We all have been waiting to hear what the iPhone 4 on Verizon would be. The messages are coming clear all over the web and blogsphere. Basically the ground theme is AT&T sucks and Verizon rocks! when it comes to voice but for data, different people had different ideas. We doubt it will be a death ringer for AT&T. We can only vouch for AT&T, yes it sucks from personal experiences.(A very important call dropped in the middle of Mountain View! yesterday. I switched to T-Mobile Android of my partner and it worked perfectly)
Remember the antennagate, where at first Steve Jobs said people do not know how to hold a phone? Yes it is gone from the Verizon iPhone 4 and now I wonder what Jobs have to say, perhaps it was the AT&T.
In any case Techcrunch's MG Siegler tried the death grip on the Verizon iPhone 4;
Verizon version of the iPhone 4 seems to have none of the same antenna issues. Try as I might, using the "death grip" and every other grip I can actually do, I can no longer reproduce the same attenuation problem that the previous iPhone 4 model had. I death grip the thing, and no bars drop. More importantly, calls don't drop and data doesn't stop. Again, Apple won't comment, but problem, apparently, solved.
Brian Chen on wired had something that makes all AT&T users stop and look at their iPhones, I did!;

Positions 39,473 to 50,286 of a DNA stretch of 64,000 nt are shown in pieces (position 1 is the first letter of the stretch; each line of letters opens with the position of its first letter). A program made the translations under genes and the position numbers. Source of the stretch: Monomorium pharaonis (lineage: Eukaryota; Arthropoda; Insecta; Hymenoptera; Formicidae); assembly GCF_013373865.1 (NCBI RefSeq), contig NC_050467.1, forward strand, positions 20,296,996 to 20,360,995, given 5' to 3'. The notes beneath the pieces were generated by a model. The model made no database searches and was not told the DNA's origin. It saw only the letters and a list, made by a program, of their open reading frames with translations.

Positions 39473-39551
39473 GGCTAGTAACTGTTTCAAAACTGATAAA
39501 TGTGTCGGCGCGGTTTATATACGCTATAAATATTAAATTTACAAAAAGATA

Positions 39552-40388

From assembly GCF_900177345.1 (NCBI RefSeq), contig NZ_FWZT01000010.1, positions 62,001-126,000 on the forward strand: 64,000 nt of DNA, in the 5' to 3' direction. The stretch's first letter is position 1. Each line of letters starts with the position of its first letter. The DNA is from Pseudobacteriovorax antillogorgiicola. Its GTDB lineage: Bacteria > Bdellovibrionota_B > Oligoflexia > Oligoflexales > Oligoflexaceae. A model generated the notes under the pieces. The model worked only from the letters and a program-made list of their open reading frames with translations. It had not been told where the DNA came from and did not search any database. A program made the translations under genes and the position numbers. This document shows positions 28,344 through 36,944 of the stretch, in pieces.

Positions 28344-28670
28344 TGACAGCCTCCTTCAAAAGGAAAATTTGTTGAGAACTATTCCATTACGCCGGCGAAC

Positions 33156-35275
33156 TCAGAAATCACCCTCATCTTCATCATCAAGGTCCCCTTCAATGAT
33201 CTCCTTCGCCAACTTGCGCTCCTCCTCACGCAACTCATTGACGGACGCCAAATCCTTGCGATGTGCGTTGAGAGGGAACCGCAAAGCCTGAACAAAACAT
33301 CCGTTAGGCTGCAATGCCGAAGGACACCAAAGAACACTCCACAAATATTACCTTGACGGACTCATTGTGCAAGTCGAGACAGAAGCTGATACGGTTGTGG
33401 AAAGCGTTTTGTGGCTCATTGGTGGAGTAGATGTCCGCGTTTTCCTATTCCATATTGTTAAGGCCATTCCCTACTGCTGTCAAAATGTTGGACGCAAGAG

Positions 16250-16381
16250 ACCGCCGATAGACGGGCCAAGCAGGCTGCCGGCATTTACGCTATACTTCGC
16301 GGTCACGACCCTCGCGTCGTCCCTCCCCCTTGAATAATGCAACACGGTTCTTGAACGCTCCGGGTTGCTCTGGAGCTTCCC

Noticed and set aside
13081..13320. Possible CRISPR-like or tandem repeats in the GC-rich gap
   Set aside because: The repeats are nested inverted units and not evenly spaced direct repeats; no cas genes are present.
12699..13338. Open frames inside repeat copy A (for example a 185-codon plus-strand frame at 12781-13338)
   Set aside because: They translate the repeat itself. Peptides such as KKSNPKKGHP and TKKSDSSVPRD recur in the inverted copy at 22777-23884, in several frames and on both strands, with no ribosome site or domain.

Then WSJ's Walt Mossberg came in from a different angle;Now I really know what "network congestion" means. Switching from an AT&T iPhone to a Verizon iPhone is like finally being able to breathe clearly after years of battling allergies. People can hear you better, and you can hear them better. It's that simple. That's the key reason so many people have clung to Verizon while resisting the shiny allure of the iPhone.
As we all suspected would be the case, the iPhone is a better phone on Verizon than it is on AT&T. It is not, however, a superior media-consumption device.
Bottom line: In my tests, the new Verizon version of the iPhone did much better at voice calling than the AT&T version, and offers some attractive benefits, like unlimited data and a wireless hot-spot capability. But if you really care about data speed, or travel overseas, and AT&T service is tolerable in your area, you may want to stick with AT&T.Then the words from heavy data user Engadget's Josh Topolsky who cares about the speeds, both upload and download;
Perhaps now our AT&T conditions improve! Let us wait and see how the Verizon network deals with the influx of general iPhone 4 customers.Let's put this as simply as we can: data rates on the Verizon iPhone 4 we tested were dramatically slower than those on its AT&T counterpart. How much slower? Well, even though network speeds fluctuate based on many factors, we didn't see the Verizon device peak much beyond 1.4 Mbps on downloads (and even that high was rare), and it barely hit 0.5 Mbps on upstream. On the other hand, the AT&T device regularly pulled down above 3 Mbps, and 1 Mbps or more going up. We'll admit that the Verizon speeds were more consistent, but the irrefutable fact is that AT&T's network is much, much faster, at least in our neck of the woods.
Sites listed above via Gizmodo